Hinton St. Mary Mosaic, mid-4th century AD
28.4 (length) x 19.6 (width) ft.
Dorset, England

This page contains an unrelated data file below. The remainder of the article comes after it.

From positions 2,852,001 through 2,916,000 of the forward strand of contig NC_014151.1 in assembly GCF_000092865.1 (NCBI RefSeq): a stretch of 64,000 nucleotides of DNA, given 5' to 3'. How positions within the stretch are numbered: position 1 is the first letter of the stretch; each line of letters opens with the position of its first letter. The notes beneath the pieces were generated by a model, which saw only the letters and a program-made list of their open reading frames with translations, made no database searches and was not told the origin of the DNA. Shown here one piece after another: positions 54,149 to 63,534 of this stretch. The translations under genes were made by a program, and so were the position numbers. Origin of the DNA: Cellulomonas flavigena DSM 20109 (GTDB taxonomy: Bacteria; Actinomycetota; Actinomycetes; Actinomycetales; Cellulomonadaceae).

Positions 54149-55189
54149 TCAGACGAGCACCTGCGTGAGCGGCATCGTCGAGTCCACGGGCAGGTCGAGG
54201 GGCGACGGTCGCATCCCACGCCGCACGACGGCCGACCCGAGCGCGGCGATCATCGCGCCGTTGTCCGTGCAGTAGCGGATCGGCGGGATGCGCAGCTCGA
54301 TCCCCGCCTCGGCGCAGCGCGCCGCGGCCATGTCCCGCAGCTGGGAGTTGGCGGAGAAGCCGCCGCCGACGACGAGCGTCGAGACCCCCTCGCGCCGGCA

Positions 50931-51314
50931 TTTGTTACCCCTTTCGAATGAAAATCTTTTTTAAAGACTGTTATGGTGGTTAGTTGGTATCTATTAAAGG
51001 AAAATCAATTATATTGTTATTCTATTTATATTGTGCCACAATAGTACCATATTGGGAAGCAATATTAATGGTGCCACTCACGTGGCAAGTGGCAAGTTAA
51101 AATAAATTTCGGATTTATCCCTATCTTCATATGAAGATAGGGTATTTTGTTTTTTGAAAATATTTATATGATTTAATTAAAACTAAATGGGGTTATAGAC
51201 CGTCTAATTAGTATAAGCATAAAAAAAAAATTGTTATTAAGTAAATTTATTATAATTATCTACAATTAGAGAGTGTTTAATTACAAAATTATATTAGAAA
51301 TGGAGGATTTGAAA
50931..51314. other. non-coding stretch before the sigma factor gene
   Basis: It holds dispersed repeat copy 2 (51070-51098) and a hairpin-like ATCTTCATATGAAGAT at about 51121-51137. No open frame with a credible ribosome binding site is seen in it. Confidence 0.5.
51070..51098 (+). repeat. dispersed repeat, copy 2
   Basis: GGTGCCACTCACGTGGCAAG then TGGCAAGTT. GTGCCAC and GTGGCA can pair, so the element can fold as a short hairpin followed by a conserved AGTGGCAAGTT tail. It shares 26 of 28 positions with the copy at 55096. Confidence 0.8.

Buried underground for more than 1,500 years, the Hinton St. Mary Mosaic was discovered at the site of a Roman villa in 1963. Created from red, buff, grey, blue-grey, and yellow stone tesserae, it is set in cement, one of the Roman Empire’s greatest innovations. The mosaic, spanning two rooms, is believed to include the oldest known depiction of Christ in Britain and perhaps the entire Roman Empire. Remarkable for combining both Christian and pagan iconography, the central roundel of the larger room features a youthful male figure in a white pallium generally thought to be Christ. Identified by the Greek letters Chi and Rho behind the bust, representing the first letters in Christos, he is also flanked by pomegranates, symbolizing Christ’s victory over death and the promise of eternal life. The rest of the mosaic (not shown here) includes pagan references, that include the four seasons in the corners, although these may also represent the Four Evangelists. In the smaller adjoining room is a similar circular panel that features Bellerophon riding Pegasus and slaying the three-headed monster Chimaera, that could be interpreted as Good triumphing over Evil. This combination of Christian iconography and pagan imagery is typical of this period in Roman Britain.


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